3.3. Subcellular localization of NK-1R and NK-3R in SNc Overall, the immunogold labeling for NK-1R and NK-3R in SNc followed a pattern similar to that seen at the SNr level (Figs. 5 and 6). Immunostaining for NK-1R and NK-3R occurred in perikarya (not shown) and dendritic processes. Here again, the immunogold particles were preferentially associated with intracellular sites (Figs. 4–6) or located at extrasynaptic position in the plasma membrane (Figs. 5 and 6b). Axon terminals forming symmetric contact with SNc neurons also displayed immunostaining for NK-1R and NK-3R (Figs. 5 and 6c, d). Immunogold particles were found inside the terminals or
located on plasma membrane at extrasynaptic position. Less than 1% (n = 120) of SP+ terminals expressed NK-1R, whereas NK-3R gold particles were seen in more than 4% (n = 111) of SP+ terminal boutons. 4. Discussion The substantia nigra is the brain structure that is most densely innervated by SP+ fibers (Ribeiro-da-Silva and Hokfelt, 2000). Despite numerous physiological studies indicating that SP exerts significant effects upon nigral neurons, several studies reported the lack of SP receptors at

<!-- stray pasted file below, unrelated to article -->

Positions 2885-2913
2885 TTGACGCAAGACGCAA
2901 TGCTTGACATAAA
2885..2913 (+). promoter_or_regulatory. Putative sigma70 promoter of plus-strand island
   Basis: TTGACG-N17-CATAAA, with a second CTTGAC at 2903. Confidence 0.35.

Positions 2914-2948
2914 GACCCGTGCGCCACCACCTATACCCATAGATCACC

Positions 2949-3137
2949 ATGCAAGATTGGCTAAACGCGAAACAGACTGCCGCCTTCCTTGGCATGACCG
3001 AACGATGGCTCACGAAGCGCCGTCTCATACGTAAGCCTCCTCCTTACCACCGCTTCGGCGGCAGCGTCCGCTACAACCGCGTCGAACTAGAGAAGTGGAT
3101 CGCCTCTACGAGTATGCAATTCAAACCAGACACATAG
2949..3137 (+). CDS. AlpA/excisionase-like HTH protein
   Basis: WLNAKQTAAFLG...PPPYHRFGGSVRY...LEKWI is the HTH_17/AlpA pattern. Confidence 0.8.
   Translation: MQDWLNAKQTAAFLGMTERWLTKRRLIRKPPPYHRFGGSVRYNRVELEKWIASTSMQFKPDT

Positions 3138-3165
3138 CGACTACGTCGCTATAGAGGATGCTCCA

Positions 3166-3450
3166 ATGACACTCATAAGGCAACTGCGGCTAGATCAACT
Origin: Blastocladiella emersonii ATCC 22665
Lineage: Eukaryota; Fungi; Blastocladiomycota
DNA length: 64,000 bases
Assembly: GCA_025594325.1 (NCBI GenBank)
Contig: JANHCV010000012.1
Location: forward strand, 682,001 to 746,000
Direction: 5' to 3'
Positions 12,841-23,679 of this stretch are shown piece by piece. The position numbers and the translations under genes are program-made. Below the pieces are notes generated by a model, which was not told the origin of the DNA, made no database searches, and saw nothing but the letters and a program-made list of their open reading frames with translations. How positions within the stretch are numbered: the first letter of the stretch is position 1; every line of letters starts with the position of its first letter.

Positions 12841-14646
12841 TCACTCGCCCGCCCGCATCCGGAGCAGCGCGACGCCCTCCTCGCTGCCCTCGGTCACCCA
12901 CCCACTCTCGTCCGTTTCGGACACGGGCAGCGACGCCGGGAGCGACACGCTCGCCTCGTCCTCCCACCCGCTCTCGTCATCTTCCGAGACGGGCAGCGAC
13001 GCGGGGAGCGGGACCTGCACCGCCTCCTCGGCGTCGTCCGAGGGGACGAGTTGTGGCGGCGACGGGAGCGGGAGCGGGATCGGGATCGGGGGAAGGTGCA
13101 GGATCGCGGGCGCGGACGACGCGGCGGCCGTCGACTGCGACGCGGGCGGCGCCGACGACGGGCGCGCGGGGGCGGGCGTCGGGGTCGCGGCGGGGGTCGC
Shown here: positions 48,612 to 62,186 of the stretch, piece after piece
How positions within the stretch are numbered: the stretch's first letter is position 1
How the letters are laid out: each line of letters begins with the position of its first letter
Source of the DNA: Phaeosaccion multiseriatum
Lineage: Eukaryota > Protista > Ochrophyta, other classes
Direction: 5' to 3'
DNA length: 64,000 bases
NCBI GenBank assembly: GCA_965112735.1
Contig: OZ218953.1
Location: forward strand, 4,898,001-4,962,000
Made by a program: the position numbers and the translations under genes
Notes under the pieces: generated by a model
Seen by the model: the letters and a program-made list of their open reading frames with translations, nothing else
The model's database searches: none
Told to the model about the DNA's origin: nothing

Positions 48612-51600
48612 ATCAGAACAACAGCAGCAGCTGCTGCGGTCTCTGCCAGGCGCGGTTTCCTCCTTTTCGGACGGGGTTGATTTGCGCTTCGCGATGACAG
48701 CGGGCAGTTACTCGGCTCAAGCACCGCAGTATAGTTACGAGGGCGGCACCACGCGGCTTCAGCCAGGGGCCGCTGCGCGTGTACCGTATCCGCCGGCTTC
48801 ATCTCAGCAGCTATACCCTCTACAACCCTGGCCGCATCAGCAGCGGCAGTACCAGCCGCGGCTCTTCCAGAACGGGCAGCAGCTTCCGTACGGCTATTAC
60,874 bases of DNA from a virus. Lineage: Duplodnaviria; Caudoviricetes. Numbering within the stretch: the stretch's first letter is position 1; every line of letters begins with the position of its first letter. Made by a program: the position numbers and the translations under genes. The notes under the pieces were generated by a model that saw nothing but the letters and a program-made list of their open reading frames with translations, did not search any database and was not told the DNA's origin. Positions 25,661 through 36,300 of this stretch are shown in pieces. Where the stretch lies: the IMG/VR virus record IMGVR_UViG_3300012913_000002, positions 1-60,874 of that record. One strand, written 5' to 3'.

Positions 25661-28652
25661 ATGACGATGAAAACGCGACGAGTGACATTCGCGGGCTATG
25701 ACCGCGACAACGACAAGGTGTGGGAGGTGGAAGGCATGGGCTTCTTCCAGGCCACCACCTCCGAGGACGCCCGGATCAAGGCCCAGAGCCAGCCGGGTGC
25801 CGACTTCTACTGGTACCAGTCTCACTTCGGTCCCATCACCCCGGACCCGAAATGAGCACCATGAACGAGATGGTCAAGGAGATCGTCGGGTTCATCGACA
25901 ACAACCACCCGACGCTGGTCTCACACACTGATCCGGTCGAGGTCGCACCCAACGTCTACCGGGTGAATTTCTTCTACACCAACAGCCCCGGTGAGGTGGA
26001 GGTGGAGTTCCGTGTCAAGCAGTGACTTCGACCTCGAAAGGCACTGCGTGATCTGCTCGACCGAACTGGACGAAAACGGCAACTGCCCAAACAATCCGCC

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Fig. 3. Electron photomicrographs depicting NK-3R immunogold labeling and SP+ terminal boutons in SNr. Some SP+ terminal boutons in contact with NK-3R+ perikarya are illustrated in (a and b), while the remaining photomicrographs depict contacts with dendrites (c–f). In all cases, the majority of gold labeling occurred intracellularly (see examples in a–c and e), and in cases where immunogold signal was associated with the membrane, gold particles occurred at extrasynaptic position (see arrowhead in d and f). Occasionally both SP+ and SP() boutons contained gold particles (white arrowheads and arrows in e and f). Abbreviation: P, perikarya; see Fig. 2 for other abbreviations and symbols. Scale bars: 500 nm.